“No - for, one night, I crept out into the street soon after the birds had gone, and I decided to push the plunger on the hub-point. But I couldn’t lift the pavement slab. It had taken on the weight of the world, it seemed. Then, out of the darkness at the end of the street where it dipped down to make room for a hill, I saw a nightmare which I was not due to suffer until I was much older. The shimmering presence of my Unguarded Angel, with black corrugated wings blacker than the sticky pitch of the night, flapping like vast paper kites which ripped piecemeal as it progressed towards me with the noises of a tree-stumper. Crudely emasculated, it wore a shorn stump of engorged blood-vessels, an inch long but a foot wide. Its one eye watch-hatch shrivelled everything in its path with beam of visible willpower - a headlight of the brain…and when it had gone so had the tower with it.”

As his sibilance continued, I found myself drawing nearer and nearer to his mouth, for the words added to each other with a drooling, a drawling, a sucking even more. I could smell his bad breath, like a drug. I thought him to be a dosser whose cardboard bedding formed wings instead of makeshift blankets. I laughed, but the professionals at the bar looked askance, for they must have thought we were becoming far too affectionate with each other. We were bearing out what they thought working people always did like animals. However, he seemed to have finished, at last. He gazed up again into my eyes at the most two inches from his. So, close, I could not see which of us was crying. He started whispering one sentence, again and again, like a deep inescapable record groove with an enormous crack, as if it were a continuous loop of existence, as word ate word: “I can never bear to hear - HIC! - paper blinds a-rattling in the wind.” Again and again, forever and ever. And I shuddered too, as I heard paper being endlessly unrolled in the nearby gents. The professionals had disappeared in there to unravel their innards, no doubt.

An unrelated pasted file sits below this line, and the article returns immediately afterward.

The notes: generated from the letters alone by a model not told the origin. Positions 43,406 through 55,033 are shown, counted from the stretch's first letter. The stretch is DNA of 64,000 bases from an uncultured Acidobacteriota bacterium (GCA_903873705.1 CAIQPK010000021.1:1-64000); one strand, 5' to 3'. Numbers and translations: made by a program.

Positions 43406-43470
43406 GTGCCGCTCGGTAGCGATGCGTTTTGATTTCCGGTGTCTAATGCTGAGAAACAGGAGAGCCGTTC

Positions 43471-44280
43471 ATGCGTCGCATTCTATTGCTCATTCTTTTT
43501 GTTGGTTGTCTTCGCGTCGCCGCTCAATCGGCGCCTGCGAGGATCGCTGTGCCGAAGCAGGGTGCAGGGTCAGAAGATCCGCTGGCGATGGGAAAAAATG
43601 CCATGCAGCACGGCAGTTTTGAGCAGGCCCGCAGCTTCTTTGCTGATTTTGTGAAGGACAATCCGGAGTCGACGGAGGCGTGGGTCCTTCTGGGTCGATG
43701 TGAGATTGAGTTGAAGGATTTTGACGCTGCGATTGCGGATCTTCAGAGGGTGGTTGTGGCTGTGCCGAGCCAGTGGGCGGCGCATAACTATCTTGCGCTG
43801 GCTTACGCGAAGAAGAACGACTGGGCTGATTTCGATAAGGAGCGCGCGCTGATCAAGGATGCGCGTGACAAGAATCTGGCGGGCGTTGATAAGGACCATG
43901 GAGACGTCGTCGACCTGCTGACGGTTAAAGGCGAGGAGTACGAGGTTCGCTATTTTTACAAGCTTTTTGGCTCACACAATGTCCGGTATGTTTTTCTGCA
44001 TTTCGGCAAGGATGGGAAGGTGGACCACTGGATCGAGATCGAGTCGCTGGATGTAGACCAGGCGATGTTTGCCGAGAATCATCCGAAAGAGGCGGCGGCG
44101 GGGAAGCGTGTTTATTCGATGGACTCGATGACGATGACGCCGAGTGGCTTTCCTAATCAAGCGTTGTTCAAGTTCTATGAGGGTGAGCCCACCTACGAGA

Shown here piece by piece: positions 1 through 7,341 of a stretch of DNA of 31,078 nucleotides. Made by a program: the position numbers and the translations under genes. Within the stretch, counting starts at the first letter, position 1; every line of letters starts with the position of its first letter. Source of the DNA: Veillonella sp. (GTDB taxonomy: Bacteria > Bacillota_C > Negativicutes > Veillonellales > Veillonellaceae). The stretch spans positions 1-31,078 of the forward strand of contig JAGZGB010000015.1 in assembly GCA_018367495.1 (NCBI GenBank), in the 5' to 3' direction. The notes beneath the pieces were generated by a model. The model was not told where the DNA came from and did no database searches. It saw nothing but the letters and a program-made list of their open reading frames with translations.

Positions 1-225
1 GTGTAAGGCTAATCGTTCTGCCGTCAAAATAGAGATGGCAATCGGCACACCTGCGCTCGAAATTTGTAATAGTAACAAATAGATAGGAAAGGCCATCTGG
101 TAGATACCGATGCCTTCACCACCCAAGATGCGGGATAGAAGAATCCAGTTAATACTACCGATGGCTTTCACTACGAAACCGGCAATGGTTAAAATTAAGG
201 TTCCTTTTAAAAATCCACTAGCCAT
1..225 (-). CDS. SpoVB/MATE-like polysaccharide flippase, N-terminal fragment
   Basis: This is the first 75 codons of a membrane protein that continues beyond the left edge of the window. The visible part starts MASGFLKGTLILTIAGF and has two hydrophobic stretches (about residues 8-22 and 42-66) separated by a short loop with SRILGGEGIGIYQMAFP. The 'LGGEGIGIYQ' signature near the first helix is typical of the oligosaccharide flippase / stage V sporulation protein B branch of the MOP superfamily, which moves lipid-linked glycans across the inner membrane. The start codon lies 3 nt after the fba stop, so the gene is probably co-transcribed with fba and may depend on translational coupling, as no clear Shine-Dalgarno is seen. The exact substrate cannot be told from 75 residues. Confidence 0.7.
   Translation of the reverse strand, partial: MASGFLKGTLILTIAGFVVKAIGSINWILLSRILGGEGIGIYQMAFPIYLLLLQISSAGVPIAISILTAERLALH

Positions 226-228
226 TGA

I laughed again. “Never mind, have another drink,” I said, disentangling myself from his desperate embrace. But life is full of false promises. Without even bothering to get him the drink, I left - into the night where the pub was hemmed in by those tower blocks which had been built with such hope and destiny by LURKs. And, as years turned shorter, one day I sat outside a newsagent shop on a pavement bench, idling the time by watching people going in and out - until I realized that the people going in were always different from those coming out. After quite a long while, I went in to investigate and discovered there was another entrance round the corner. On coming out, I wondered who that LURK was sitting on the bench, staring at me so strangely. I had probably met it once in a dream. I once dreamed of being a helper in a school canteen, watching all of the items on the trays passing before me. Yes, I had the shapeless overall and wicked gossiping tongue. The boobs felt funny hanging on my chest like polythene bags full of plum-pudding. But there were stranger things, for the food-bearing trays gradually turned nastier, piecemeal. At first, I thought the meat-loaves were getting rarer and rarer but they were, I guessed, thinly disguised bits of raw human bodies. The new child who came last had what looked like a grown-up penis coiled upon a bed of pilau rice, garnished such that it almost looked tasty. I woke with a start, sweating like a pig on heat. I fumbled for what I thought would be proof of my manhood and was devastated to find that the dream was too close to home for my liking. No wonder that LURK coming out of the newsagent ogled me as I sat cross-legged and crossbrowed upon the bench. He sat down next to me and whispered through a slime-ball of saliva that he would like it “off the bone.” Forgetting my concern, I smiled knowingly, as dinner-ladies sometimes did, without really appreciating that the LURK wanted off the bone. And as each year becomes a mere pinprick of existence, the window blind rattled into life. I gradually awoke as I was brought down gently into my own body by the sleep-master. I heard the LURKs outside, no doubt blackening the already meagre daylight with their descending canopy-wings. One of them managed to fumble at my high-rise window - romantically, if dolefully, believing me to be another of its kind. Thankfully, my real soul had already flown, tantamount to a Lark Ascending, leaving something behind still calling itself “me”, something that was crude enough for death.

(published 'Thin Ice' 1993)

comments (1)

1. Paul Dracon left...
Wednesday, 3 August 2005 3:35 pm
This guy's lucky. When I went to school the lunches weren't so ripe! Fine story. Reminds me of being a kid and having adults tell me all about 'the real world.'